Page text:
Jefferson County, Kentucky
Experiment: The Effect of Microgravity on the Viability of Lactobacillus GG
By four o'clock, school has been over for nearly two hours at The Academy @ Shawnee in Louisville, Ky. And yet, voices echo against the dark brick and tall windows of the long, pre-Depression-era hallway. The voices, clearly those of students, suddenly burst out into laughter. They are speaking excitedly. A few words come through clearly: serial dilutions, colony count, experimental control. Unlikely as it may seem, these students are in fact discussing ... science.
What could gather these seven students together, on afternoons and weekends, to do what could be considered schoolwork? What could incite them to spend hours researching the bacterium lactobacillus, its role in human digestion and the possibility of culturing it in microgravity? The idea that propels these students is the same idea that has captured every imagination at one point or another since the dawn of the Space Age. Thanks to the Student Spaceflight Experiments Program, these students have space on the brain.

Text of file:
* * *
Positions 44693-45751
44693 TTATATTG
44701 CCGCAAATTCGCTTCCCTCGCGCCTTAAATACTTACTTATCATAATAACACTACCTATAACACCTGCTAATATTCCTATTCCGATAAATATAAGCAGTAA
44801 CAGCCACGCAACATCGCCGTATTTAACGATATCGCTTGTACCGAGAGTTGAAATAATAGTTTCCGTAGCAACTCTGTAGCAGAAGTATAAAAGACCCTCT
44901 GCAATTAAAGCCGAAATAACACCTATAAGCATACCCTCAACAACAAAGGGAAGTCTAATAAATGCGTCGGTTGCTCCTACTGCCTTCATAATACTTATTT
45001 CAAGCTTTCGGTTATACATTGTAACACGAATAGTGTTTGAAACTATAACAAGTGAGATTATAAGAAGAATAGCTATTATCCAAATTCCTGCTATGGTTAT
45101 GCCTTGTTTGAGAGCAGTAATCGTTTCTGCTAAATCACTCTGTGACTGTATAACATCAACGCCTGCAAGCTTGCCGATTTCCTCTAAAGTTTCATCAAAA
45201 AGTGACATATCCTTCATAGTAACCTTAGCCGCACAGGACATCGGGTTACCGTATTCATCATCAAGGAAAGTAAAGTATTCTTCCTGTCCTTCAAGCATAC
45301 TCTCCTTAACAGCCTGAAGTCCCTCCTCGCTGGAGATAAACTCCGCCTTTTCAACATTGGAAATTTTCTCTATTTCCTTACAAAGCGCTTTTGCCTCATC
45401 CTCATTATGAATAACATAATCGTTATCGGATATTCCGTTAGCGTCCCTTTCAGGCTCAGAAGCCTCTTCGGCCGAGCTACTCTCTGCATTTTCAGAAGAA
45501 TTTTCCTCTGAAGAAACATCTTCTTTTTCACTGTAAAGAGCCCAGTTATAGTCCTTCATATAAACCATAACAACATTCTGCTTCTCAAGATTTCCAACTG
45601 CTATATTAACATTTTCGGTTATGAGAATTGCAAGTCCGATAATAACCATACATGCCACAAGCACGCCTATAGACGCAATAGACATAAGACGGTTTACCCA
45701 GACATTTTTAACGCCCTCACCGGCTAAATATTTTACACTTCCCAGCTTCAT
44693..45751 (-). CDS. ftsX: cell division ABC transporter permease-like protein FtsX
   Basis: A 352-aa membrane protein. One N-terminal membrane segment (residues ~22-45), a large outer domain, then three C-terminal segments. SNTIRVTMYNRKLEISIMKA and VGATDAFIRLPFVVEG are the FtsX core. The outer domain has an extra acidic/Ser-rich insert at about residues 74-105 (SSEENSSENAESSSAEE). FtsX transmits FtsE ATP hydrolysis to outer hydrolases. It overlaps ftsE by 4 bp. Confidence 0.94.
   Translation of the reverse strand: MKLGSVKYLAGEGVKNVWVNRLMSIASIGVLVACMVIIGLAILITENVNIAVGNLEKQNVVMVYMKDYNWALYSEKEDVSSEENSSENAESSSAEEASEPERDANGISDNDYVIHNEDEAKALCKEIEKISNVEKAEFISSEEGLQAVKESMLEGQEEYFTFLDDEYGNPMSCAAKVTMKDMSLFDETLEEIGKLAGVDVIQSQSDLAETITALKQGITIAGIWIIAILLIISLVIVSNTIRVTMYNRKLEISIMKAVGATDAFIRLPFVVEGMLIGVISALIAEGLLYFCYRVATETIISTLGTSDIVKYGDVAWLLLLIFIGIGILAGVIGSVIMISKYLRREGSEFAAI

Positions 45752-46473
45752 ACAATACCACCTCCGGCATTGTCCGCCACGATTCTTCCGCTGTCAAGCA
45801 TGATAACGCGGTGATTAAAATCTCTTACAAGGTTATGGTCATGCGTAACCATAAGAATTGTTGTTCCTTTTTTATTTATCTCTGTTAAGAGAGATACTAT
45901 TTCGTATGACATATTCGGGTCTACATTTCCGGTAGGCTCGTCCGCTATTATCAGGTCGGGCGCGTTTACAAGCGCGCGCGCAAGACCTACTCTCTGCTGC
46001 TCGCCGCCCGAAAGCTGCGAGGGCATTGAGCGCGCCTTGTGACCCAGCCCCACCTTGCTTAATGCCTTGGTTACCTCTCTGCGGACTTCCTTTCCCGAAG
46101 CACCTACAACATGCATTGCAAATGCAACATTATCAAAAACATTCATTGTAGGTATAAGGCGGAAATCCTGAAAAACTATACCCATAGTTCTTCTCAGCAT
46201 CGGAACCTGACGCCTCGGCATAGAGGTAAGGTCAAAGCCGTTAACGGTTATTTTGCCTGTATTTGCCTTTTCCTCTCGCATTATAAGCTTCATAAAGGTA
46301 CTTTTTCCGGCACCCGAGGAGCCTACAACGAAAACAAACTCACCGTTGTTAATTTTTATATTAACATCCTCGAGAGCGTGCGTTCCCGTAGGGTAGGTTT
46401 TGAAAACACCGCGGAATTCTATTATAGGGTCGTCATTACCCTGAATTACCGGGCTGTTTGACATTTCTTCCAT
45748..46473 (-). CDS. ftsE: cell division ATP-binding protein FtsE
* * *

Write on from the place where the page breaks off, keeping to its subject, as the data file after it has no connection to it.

The skies are part of the DNA here at Shawnee, home of Jefferson County Schools' Flight Magnet program. A fenced-in yard behind the school holds partially disassembled planes, and flight students study weather patterns and flight laws as they prepare to be pilots. The school also houses the Challenger Center, a new, detailed, space mission simulator.
The students are used to all of this but still are thrilled that their experiment will travel to outer space. It's a trip they all wish they could make for themselves. But, for now, sending their idea to the stars is enough.
Nathan Harris: The Academy @ Shawnee
David Hitt: NASA Educational Technology Services